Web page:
Last week, the CREFC Annual Conference was back in its traditional New York venue, which benefitted not only the Manhattan hospitality market’s RevPAR but also provided for an exciting and lively location in Times Square. Dechert’s bash on Monday evening was extremely well attended and the guests were treated to passed hors d’oeuvres and the (pro bono) musings of finance attorneys. And while God may hate securitizations, we can at least thank her for beautiful spring weather that allowed the 400 Dechert party attendees to enjoy the event on the rooftop patio.

As usual, Dechert CRE attorneys were well represented at the conference with Laura Swihart serving on the Industry Leaders Roundtable and Rick Jones moderating a panel on Alt-Lending (which is less alternative than one might think as evidenced by an abundance of button-down shirts and not even one face or neck tattoo).

While I would never think to suspect Rick Jones of any arrière-pensée in writing the eyebrow-raising blog post titled, “God Hates Securitization?”, the Friday preceding the Monday start of CREFC, the article certainly provided much fodder for debate (whether intended or not) among conference attendees and was oft quoted. Although it would not be hard to predict that real estate finance professionals would generally agree with Rick’s assertion that “securitization is not an evil tool of perfidious bankers, but a critically important component of our economy”, the article proved to be a rallying cry for CREFC attendees to join forces and fight the narrative that securitization is evil.

Nowhere was this more evident throughout the conference than during the legislative and political panel “Fact, Fiction & Fake News.” The FF&FN panel stressed how extremely unusual the political climate is today with the retirement of ten republican committee chairman, in addition to House Speaker Paul Ryan. Changes to regulatory policies likely to affect the CMBS industry were also discussed at length, in the usual acronym heavy legislative speak. If you missed the session, I’ll make a long story short: The ARRC (brainchild of the FSB and FSOC) prefers the SOFR more than EFFR or the OBFR to follow LIBOR, however, there is concern that the FED won’t deliver a 1MO vs 3MO benchmark by 2021. In addition, discussions included the HVCRE, FHLB, CECL and GSE Reform. If you have any questions on the foregoing, you are clearly not from D.C.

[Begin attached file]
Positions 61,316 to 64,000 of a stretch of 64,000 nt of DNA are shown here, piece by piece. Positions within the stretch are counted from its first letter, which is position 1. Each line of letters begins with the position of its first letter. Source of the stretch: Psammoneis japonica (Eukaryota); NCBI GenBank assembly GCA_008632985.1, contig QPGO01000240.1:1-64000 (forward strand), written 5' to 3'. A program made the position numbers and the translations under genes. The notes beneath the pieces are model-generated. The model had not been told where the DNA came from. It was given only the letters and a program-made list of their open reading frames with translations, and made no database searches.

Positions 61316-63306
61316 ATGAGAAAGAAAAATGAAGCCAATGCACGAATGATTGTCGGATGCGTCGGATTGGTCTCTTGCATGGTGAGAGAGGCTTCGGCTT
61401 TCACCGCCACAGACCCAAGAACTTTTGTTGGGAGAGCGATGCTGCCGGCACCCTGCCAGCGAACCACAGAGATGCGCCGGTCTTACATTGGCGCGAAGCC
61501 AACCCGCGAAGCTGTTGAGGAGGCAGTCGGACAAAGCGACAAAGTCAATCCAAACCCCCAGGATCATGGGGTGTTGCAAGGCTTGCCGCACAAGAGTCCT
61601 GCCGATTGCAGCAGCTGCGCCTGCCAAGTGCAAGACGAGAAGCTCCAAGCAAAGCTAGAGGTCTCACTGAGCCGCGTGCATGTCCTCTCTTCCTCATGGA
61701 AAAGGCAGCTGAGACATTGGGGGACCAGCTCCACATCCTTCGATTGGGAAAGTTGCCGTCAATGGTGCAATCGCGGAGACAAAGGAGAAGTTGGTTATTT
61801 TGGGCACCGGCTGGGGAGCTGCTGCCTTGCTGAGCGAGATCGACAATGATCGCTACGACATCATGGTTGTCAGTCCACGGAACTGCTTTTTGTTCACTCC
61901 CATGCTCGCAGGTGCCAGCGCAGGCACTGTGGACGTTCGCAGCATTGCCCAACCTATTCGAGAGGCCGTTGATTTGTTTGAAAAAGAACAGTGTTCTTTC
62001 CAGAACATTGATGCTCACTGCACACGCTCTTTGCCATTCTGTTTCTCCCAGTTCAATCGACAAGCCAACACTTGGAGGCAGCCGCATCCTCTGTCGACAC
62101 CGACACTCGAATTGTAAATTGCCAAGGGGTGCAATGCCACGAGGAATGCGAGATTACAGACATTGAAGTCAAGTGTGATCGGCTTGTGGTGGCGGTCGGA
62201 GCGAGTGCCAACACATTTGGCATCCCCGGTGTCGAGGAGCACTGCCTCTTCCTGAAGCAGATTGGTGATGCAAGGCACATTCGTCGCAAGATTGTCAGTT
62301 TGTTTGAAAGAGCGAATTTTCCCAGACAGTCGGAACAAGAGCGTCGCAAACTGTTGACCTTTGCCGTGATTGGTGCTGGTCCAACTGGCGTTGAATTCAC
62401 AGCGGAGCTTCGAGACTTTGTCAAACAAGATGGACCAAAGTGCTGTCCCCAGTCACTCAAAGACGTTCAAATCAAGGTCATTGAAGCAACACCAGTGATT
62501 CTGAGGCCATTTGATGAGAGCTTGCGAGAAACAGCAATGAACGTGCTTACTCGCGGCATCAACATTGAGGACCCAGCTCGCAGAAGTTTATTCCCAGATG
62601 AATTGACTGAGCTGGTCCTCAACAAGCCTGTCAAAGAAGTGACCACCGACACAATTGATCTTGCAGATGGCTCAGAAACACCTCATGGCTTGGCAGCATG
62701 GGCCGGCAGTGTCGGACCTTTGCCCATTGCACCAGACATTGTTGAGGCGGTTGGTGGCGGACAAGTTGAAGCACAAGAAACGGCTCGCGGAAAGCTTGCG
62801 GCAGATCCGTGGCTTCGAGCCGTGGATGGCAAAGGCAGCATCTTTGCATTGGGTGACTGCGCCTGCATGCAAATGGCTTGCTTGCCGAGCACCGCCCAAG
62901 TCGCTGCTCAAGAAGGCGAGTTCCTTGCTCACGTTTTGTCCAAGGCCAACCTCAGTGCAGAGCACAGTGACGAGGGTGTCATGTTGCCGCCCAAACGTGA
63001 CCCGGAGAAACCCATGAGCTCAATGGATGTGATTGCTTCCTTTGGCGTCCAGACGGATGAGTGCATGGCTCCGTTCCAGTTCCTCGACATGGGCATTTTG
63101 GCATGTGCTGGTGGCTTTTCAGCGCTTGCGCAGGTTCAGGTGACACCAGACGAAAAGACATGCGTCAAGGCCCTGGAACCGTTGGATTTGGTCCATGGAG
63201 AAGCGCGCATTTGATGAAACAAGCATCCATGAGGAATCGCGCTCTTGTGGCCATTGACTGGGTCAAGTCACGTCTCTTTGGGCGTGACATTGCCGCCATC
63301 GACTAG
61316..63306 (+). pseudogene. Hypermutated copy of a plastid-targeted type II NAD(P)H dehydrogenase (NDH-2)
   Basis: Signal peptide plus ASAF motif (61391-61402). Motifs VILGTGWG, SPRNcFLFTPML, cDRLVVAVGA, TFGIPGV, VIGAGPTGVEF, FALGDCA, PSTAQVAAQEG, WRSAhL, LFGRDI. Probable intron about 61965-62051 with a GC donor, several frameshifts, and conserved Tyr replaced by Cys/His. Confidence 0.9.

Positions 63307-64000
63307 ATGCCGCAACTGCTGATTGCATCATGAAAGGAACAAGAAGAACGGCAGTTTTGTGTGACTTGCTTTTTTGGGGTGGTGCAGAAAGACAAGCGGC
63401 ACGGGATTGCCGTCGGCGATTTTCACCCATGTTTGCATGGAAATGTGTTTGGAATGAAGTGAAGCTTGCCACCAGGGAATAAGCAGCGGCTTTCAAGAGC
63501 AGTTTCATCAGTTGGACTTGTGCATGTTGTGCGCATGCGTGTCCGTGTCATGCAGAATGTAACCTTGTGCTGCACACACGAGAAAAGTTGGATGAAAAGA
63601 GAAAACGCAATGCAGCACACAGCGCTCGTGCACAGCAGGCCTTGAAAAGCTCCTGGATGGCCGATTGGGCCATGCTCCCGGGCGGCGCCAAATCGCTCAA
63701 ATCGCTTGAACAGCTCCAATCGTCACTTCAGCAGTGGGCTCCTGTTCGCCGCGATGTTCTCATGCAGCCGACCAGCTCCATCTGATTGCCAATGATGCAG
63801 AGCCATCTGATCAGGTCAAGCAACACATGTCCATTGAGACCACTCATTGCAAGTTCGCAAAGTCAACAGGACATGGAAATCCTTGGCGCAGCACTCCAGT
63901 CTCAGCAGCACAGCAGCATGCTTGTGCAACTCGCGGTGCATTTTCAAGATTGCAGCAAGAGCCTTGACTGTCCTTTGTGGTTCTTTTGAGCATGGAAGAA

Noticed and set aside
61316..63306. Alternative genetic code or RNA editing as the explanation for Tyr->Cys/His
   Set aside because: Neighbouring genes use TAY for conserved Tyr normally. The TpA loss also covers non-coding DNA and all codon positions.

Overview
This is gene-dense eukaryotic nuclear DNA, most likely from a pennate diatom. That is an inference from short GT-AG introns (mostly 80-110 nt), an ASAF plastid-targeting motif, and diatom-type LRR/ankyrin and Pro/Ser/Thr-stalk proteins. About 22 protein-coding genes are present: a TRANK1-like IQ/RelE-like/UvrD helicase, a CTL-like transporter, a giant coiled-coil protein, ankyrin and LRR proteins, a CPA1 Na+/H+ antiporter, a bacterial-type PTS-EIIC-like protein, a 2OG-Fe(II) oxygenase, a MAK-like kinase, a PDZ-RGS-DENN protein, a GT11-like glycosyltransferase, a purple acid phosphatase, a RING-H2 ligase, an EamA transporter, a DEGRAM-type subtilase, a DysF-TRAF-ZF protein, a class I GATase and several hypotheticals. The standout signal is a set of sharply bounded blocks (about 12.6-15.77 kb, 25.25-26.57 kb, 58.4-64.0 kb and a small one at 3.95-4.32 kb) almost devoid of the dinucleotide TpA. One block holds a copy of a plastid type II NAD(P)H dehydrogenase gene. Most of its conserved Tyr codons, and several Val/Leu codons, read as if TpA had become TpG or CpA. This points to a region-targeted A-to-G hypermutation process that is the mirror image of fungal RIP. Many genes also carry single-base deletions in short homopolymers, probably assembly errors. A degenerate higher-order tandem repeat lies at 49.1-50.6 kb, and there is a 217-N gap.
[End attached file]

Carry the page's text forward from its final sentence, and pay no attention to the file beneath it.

Despite the optimistic remarks made in the welcoming speech highlighting the fact that CRE delinquency hit an all-time post-crisis low in May 2018 and CMBS issuance has risen from virtually nothing to a booming $100 billion industry, the CREFC attendees displayed a cautious and somber mien. The one question that predominated the conference, and led to some fairly awful sports analogies, was “Where are we in the cycle?” The panelists on the Rating Agency Roundtable, the “CRE-CLOs: Back in Style” panel and the “Alternative to CMBS” session provided answers that referred to innings anywhere from the sixth to the tenth. While I may not be a big fan of the sports ball, I know that when they stop serving beer, it’s time to go home…or is it?

While the buzzword for the Blockchain panel and keynote speaker Randi Zuckerman was “disruption,” the buzzword for lenders was “discipline”. Banks and non-banks alike assured attendees that the lending practices were disciplined and controlled. That lending was done based on the quality of the asset, not the exit strategy. That, unlike smaller local banking institutions, they were passing on borrowers who pushed the envelope too far. Even the attorneys noted that their clients were coming to them with questions on whether they were going too far, but the ideas were less avant-garde and more “mind-numbingly boring” than what they were being asked pre-crisis.

While the tenor of the conference indicated a creeping sense of anxiety, that feeling seemed to be based on the fact that everything is going well. Survivors of the great recession, many of the panelists and conference attendees seemed to be suffering from an economic PTSD, which might be effectively preventing us from enjoying a stable and growing market. Though it also might be what saves us from repeating 2007. So what do you say, can we take this game out to the 19th inning?